If we are sure that there is milk there for the baby to drink, we need to think about whether baby can feed well at the breast.

Is your baby swallowing milk? Babies love sucking, so we need to watch to make sure that they are swallowing too. When they swallow their jaw drops and there is a little pause, and they make a tiny huff from their nose. You might even hear them gulp.

A tiny, premature, unwell or jaundiced baby, might not have the capacity or energy to breastfeed effectively for a while.  For these little ones there is little point them spending energy and getting upset repeatedly trying to latch if they can’t do it. They need expressed or formula milk from a bottle, nursing system or cup until they are big and strong and well enough to feed directly at the breast. You can protect your milk supply by expressing milk frequently. Click here for more information.

If you can, give these babies lots of cuddles skin to skin and take the feeding pressure off you both. Relaxing back with your little one on your chest is a much kinder way to get feeding started than lots of hands pushing baby onto the nipple.

It is possible that a baby is healthy but unable to get milk from the breast because of problems with achieving a comfortable or effective latch.  There is more information on a good latch here.

A good latch should not cause the mum pain or nipple damage. If your baby has a latch without much breast in their mouth, or they are tugging the nipple away from where it belongs, they will not be well fed. Laid back feeding positions help in a lot of cases, as can “nipple sandwich” shaping techniques for flatter nipples and sometimes nipple shields. Long term use of shields is also implicated in low supply, so use watchfully. Please contact me or another lactation professional to help to achieve the best possible latch for your baby.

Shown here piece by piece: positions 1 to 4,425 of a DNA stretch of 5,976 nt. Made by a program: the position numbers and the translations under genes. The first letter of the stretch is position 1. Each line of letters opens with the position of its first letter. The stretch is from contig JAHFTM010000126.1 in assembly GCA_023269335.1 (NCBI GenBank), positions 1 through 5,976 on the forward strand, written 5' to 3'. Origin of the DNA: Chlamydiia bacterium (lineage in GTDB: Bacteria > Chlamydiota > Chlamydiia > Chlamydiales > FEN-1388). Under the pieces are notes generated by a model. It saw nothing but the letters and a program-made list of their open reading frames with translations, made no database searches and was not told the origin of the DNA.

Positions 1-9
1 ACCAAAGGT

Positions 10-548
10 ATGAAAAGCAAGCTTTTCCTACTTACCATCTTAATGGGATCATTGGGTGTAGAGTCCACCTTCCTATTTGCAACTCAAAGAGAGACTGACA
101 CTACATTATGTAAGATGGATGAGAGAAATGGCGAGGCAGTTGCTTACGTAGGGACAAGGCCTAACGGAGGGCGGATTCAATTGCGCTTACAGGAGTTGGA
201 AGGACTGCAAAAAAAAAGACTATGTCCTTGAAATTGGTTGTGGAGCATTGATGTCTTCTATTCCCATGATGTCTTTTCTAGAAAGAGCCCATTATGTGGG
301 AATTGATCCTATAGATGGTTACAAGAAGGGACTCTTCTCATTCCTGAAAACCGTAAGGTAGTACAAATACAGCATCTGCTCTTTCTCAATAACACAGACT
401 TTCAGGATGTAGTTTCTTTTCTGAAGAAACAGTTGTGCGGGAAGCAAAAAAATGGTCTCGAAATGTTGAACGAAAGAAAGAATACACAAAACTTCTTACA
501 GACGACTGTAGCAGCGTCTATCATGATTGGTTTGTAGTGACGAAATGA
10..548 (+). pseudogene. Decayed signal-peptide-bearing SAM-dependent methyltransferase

Some babies have birth injuries or physical problems that make it harder for them to feed. Some, like instrumental birth bruises or sore necks, will go with time. Others need more investigation. Tongue-tied babies can face challenges with breastfeeding, and may need to be properly assessed by a specialist practitioner (see www.tongue-tie.org.uk).  If you are worried that your baby is not doing well, please seek specialist support.

For information on how to boost milk supply, please click here.

Many new mothers tell me that they feel like a “failure” if they cannot breastfeed or exclusively breastfeed their baby. Nothing could be further from the truth! There are so many reasons why breastfeeding might not work out, the majority of which are not fully in the control of the mother. Many mothers do not receive the support or accurate information that they need. Some women fret about decisions they made in the past that are affecting milk supply now.  Let’s turn this around. Any breastmilk that you give to your baby is to be celebrated. You and your baby are forming an ongoing loving relationship that has little to do with the way they get their milk.

You might encourage your friends and family to read the open letter I have written to them (click here). It contains some helpful hints on how they can best support you if you are working with low supply.

Be kind to yourself and enjoy this incredible journey.